THE AMERICAN POP ART
The idea of pop art conceived in Great Britain made a massive impact in the US on the artists of similar professional origins residing in the vivacity and creative spark of the New York metropolis. J.Johns, R.Rauschenberg, R.Lichtenstein, T.Wesselman, A.Warhol, J.Chamberlain and J.Rosenquist, American artists sprung from the field commercial advertising and illustration, institutionalised a drastically different creative endeavour which marked the art of the second half of the 20th century. Each artist created for himself, but they were all mutually connected by similar contexts of life, artistic reactions to living circumstances and the multitude of motifs where they creatively clashed. The focus on mass-consumption products, everyday objects, mass media and pop culture characters became a sort of a thematic supermarket of artistic pop innovation. All things are perishable. There is no longer a need to further explore the abstract expressionisms of the 1940s. Surviving the triviality of everyday life in the urban jungle is equated with the fascination at the masterpiece of art. If the abstract expressionism of J.Pollock relied on the search for spiritual trauma, pop art focussed on the search for the traces of said trauma in the intermediary world of advertisements, cartoons, movies, TV and popular imagery in general.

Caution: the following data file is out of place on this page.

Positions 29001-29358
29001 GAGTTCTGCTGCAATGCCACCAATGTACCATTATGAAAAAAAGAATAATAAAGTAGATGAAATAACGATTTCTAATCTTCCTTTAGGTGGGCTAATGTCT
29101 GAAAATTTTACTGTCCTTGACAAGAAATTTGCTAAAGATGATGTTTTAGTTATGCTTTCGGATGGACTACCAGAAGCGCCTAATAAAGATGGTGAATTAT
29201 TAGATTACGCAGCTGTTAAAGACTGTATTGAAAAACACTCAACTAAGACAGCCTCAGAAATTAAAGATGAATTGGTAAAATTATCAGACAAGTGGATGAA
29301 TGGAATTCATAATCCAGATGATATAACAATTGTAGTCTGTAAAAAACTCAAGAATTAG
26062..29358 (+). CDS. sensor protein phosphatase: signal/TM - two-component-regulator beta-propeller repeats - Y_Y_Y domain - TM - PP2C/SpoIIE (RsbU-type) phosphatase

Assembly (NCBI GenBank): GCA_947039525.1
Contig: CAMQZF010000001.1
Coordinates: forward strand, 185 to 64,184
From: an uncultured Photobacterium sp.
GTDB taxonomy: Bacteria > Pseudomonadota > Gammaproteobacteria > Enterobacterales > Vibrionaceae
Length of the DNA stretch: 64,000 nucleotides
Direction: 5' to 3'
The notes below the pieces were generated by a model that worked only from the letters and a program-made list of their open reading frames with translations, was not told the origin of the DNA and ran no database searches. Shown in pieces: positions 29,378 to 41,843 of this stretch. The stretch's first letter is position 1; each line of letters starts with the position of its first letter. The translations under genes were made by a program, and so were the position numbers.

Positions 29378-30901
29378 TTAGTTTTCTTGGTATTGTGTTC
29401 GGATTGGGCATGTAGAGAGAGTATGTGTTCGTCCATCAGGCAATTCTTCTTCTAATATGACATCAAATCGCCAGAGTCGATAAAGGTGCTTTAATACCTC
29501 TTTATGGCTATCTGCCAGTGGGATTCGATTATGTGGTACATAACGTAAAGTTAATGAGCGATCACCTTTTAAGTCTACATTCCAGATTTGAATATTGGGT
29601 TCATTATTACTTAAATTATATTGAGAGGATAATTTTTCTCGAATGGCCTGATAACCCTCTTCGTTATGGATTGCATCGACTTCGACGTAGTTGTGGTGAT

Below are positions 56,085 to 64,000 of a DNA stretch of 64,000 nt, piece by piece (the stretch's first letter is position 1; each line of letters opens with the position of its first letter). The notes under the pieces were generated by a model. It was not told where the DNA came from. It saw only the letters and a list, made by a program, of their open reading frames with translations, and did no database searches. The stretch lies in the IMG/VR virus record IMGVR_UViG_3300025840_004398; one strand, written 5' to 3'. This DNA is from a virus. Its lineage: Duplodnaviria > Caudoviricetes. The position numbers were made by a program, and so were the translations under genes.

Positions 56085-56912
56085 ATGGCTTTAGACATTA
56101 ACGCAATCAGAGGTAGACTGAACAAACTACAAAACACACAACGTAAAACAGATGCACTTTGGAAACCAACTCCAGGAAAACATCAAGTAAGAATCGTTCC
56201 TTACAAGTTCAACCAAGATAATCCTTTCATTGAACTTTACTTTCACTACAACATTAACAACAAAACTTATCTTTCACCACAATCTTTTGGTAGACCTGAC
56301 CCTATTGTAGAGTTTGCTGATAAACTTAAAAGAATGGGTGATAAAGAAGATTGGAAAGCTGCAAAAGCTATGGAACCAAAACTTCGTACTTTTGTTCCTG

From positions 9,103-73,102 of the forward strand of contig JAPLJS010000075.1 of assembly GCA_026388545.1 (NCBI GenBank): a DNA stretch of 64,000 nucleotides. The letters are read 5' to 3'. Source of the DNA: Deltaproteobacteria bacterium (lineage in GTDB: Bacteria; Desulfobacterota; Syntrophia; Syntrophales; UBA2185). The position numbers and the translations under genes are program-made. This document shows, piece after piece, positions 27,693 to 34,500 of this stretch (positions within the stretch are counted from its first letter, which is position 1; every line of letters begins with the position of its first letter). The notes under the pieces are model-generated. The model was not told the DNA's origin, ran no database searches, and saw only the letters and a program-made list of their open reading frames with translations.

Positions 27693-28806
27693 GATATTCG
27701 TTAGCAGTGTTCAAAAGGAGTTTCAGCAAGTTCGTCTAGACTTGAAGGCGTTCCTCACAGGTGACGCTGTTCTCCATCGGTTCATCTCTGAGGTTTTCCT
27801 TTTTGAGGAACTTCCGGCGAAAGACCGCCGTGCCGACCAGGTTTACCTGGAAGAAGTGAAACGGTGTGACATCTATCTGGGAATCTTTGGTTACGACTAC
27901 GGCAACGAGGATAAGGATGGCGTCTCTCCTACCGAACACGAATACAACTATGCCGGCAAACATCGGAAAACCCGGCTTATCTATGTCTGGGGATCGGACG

I wanted to paint nothing. I was searching for the essence of nothing, and the can of soup was it. Andy Warhol
The group of presented exhibitors and other artistic commonplaces within pop art do not agree on the idea of accepting the material wealth of the popular world or the appalled renunciation of the mass production abundance, which turns the pop culture debate into an infinite source of intellectual struggles and a dynamic venue of identity production. However, they share the common allegory to the poignant and colourful polyphony of popular hyper-production of new and infinite varieties of social survival. Or the very a hope of a long-time promise woven into the elation of the famous Robert Indiana:
Pop art is the American Dream, optimistic, generous, and naive!
Therefore, we can only abandon ourselves to the splendor of wonderment, challenge, tease and delight of the American promise through 105 valuable graphic achievements of great pop artists exhibited at the Museum of Rovinj-Rovigno.